Saturday, March 25, 2017

Post Marathon


Post Marathon Training Analysis


I'm pretty happy with my marathon training cycle this time around. Compared to training for my first marathon last year, I ran:

2017 Marathon Training (2016 numbers in parenthesis)

  • 17 weeks training (16 weeks in 2016)
  • 74 runs (40)
  • 540.5 miles (299.5)
  • 127 hours (73)
  • 18,544 feet of elevation gain (4,531)
  • Average 31.79 miles per week (17.62)
  • Average 4.4 runs per week (2.4)
  • Average 7.3 miles per run (7.49)
  • Average 1 hour 42 minutes per run (1 hour 49 minutes)
  • Average pace 14:06/mi (14:38/mi)
Annoyingly, these numbers include warm up and cool down because I pulled them from SportTracks' online reporting that doesn't allow reporting by active vs resting laps. But they still show a significant difference from last year to this year.

Due to injury, I didn't run at all in the 2 weeks leading up to the 2017 marathon, so I basically stopped the training at 17 weeks instead of the initial 19 scheduled.

I was much more consistent in my training numbers and my pace this cycle and it paid off with a more consistent performance in the marathon.

Post Marathon Aches and Pains


I was way more sore after this marathon than I was last year. Maybe because I pushed through when I wanted to quit and walk the rest of the way. The day after the marathon in 2016, I felt relatively fine with only minor soreness. This year, it was Friday, 5 days later before I felt that way.

This year, I had an ankle injury about 3 weeks before the marathon and only ran twice in that time period. My ankle did bother me some in the marathon, but not enough to quit. In January, I injured my right elbow carrying a heavy hand-held water bottle on the outside of my arm for 9 miles of a tempo run. It never occurred to me to switch hands. Duh.

My ankle and elbow didn't bother me enough during the marathon to quit, but a week after the marathon, both were still bothering me after the residual soreness had worn off. So I went to an orthopedic surgeon to get x-rays and an opinion on both.



The verdict? Arthritis in my left ankle, along with a small bone spur. The bone spur is likely the cause of the pre-marathon injury. I broke this ankle in 2008 during a horseback riding accident and was subsequently plated and had 3 surgeries on it. The arthritis is not necessarily surprising.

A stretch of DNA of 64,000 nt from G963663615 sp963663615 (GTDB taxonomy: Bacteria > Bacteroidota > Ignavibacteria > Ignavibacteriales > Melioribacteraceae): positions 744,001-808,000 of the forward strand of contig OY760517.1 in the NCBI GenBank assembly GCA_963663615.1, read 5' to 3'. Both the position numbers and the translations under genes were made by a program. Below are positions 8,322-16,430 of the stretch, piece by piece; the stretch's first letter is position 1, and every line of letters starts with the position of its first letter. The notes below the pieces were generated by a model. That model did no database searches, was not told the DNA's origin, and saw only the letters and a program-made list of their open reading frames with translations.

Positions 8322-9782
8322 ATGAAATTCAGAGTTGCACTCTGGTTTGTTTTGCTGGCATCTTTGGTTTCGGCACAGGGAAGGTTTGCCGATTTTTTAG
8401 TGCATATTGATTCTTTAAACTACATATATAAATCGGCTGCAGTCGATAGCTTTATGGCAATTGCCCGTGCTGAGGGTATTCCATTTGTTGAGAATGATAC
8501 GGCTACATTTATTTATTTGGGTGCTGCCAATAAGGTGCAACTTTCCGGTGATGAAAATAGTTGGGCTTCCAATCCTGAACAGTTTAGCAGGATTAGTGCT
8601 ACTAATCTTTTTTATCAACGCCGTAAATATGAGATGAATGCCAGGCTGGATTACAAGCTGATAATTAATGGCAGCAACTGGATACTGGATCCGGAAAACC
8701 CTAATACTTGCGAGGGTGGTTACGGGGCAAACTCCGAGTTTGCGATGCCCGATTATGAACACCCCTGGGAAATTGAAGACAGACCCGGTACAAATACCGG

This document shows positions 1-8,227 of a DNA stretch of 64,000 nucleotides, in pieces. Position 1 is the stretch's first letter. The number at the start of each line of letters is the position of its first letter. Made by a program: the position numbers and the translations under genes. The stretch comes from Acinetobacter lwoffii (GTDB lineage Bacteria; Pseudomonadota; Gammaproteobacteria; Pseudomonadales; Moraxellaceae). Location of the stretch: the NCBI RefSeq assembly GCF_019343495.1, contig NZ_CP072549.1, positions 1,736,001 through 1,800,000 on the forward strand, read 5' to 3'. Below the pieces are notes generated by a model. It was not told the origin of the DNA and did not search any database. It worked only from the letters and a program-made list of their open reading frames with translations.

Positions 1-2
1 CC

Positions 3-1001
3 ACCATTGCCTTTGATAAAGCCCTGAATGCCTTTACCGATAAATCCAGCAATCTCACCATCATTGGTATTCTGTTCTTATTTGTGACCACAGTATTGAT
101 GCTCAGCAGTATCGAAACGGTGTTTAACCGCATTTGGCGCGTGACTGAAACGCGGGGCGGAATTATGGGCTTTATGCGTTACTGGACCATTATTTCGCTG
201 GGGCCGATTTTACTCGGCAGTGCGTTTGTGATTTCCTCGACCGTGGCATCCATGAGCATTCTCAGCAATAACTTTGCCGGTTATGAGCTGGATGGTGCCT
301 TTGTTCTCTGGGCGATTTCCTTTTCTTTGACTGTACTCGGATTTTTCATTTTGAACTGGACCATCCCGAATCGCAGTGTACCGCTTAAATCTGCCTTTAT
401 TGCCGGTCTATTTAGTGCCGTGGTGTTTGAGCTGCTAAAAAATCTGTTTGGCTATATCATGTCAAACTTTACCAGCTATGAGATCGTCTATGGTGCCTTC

Tendinitis in my elbow. The cream they gave me for my elbow reminded me of somebody putting my arm in a fire or on a hot radiator (looking at the brothers here...). But I gritted through that pain because after the cream dried, my elbow felt 100%! Unfortunately, after 3 or 4 uses (2 days), the skin on my elbow looked like it had been burned. I discontinued the medication. I'm debating going back for something else or just wait it out. Not sure where to go from here.

Post Marathon Rest


I put my self on a mandatory 2 week rest period and when I saw my doctor, I was given another 2 weeks of no running. So I'll likely start back running sometime this week or maybe next.

Sasha grazing after a 19 mile training ride.


In the meantime, I've been having fun with my endurance horse, Sasha. She has been off work for about 5 1/2 months due to her having an issue at a ride in September, then Tanna getting hurt and taking up a lot of my time and marathon training taking up a lot of my time. I also manage to hold down a full time job.

But, now that I'm not running as much, I've started riding Sasha regularly again and having fun with that.

Next up?



Well, I need to start back doing some easy running. I have a half marathon in mid-April that I may or may not get to. It has a generous time limit of 4 hours, so I could go do it and just lolly-gag around the course. Then I need to figure out a 10k training program for my July 4th 10k. Looking even further ahead, I'll do a 1/2 this fall and then back to training for another marathon for next March. I've signed up for the 2018 Asheville Marathon that is run on the Biltmore Estate in Asheville, NC. More about that as time goes on.

No comments:

Post a Comment